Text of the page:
But a third workers’ comp measure, House Bill 2242, which encompasses seven pages, triggered substantial floor debate and barely scraped by.

It provides that if a subcontractor fails to carry workers’ comp insurance on his/her employees, liability would devolve to the person or entity for whom the work is being performed, unless an intermediary contractor carries workers’ comp insurance.

Minority Leader Scott Inman, D-Del City, insisted that if a subcontractor fails to secure workers’ comp insurance, HB 2242 would shift the burden of paying for an injured worker’s medical treatment from the prime contractor to the person for whom the work is being performed: i.e., the homeowner.

HB 2242 squeezed through the House, 52-39, but was held for reconsideration of the emergency clause, which failed on a 49-25 vote.

Give Cyclists Some Space

The “lateral safe distance” between a motor vehicle and a bicycle on a two-lane road would be expanded by House Bill 2191 from 3 feet to 5 feet. On a multi-lane road, a motor vehicle driver would be required to move into another lane to safely pass a bicyclist.

The driver of a motor vehicle causing a collision, crash, fall or physical injury to a cyclist would be fined $500. If the mishap caused the cyclist’s death, the fine would be $5,000.

When asked whether HB 2191 would create a “special class,” Rep. Cory Williams, author of the measure, said that state Transportation Department workers are a specially protected class, and he noted that bicyclists are “highly vulnerable”. Oklahoma has “a huge cycling community,” the Stillwater Democrat added.

The bill passed in a split vote, 53-33, and will be transmitted to the Senate, where it is sponsored by Sen. Dave Rader, R-Tulsa.

Guns on Buses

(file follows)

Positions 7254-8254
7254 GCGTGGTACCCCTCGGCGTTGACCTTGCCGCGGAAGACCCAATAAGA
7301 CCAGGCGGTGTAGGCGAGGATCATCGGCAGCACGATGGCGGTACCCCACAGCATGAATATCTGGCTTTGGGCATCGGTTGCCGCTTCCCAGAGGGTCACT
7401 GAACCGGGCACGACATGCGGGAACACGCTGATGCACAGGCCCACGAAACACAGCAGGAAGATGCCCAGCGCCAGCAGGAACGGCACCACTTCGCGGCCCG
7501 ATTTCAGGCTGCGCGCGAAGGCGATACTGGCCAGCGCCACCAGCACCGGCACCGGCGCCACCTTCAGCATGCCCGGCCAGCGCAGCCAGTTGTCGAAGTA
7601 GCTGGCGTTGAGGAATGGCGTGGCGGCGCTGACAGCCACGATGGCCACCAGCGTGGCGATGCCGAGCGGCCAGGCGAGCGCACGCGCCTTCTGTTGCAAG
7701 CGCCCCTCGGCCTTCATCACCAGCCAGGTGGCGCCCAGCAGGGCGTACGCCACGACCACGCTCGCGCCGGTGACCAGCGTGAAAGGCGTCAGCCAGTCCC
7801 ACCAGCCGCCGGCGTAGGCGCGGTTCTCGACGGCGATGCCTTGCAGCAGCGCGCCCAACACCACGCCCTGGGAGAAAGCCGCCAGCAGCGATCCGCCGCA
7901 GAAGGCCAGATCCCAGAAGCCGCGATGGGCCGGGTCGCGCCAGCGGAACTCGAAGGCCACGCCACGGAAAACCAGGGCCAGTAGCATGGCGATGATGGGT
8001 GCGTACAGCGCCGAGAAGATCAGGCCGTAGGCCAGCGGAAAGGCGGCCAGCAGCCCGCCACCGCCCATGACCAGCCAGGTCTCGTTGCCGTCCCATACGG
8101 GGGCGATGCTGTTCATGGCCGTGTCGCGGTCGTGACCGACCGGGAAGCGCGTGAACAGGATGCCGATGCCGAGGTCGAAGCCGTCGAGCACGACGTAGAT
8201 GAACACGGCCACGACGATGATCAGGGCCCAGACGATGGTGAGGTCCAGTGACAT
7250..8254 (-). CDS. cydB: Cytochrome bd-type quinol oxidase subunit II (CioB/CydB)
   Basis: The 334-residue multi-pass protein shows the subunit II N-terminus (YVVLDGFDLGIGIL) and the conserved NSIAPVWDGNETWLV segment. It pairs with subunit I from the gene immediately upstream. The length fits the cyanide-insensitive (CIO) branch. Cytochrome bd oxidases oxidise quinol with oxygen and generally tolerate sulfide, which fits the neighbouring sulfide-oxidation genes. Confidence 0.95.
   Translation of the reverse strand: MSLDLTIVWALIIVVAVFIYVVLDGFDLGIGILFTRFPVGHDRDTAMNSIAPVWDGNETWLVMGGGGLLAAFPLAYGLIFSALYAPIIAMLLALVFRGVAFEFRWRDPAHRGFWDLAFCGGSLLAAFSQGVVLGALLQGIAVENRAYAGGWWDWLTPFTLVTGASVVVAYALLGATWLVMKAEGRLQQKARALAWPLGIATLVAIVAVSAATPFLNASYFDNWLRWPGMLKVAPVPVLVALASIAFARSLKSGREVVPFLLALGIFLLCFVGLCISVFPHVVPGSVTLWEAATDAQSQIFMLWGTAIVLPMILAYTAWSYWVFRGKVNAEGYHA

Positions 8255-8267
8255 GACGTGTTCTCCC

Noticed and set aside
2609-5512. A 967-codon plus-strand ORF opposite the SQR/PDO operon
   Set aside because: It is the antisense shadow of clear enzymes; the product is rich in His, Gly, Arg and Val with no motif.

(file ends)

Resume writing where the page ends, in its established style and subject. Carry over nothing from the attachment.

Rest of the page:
State law provides that no one but an authorized law enforcement officer may board a bus while transporting a “dangerous or deadly weapon.” House Bill 1721 would authorize an exception for persons who have been issued a concealed-carry license “pursuant to provisions of the Oklahoma Self-Defense Act.”

State law further provides that it is illegal to discharge a firearm into or within any bus, terminal or other transportation facility. However, HB 1721 would authorize an exception in the event “such action is determined to have been in defensive force resulting from reasonable fear of imminent peril of death or great bodily harm to himself or herself or another.”

Rep. Forrest Bennett, D-Oklahoma City, told the Republican author of the measure that he rides the bus virtually every day and has never encountered a situation where he thought a firearm was needed.

HB 1721 passed the House, 75-8. The opponents were Democrats Meloyde Blancett, Regina Goodwin and Monroe Nichols, all of Tulsa; Claudia Griffith, Norman; Cory Williams, Stillwater; Cyndi Munson, Collin Walke and George Young, all of Oklahoma City. Bennett said he was on the ’phone, trying to contact officials at EMBARK (formerly Metro Transit), Oklahoma City’s public bus system, about the measure, when the vote was closed; consequently, Bennett was officially listed as “excused” when the vote was recorded.

House Votes to Reverse Course

Legislation that was previously derailed squeaked by on reconsideration Monday.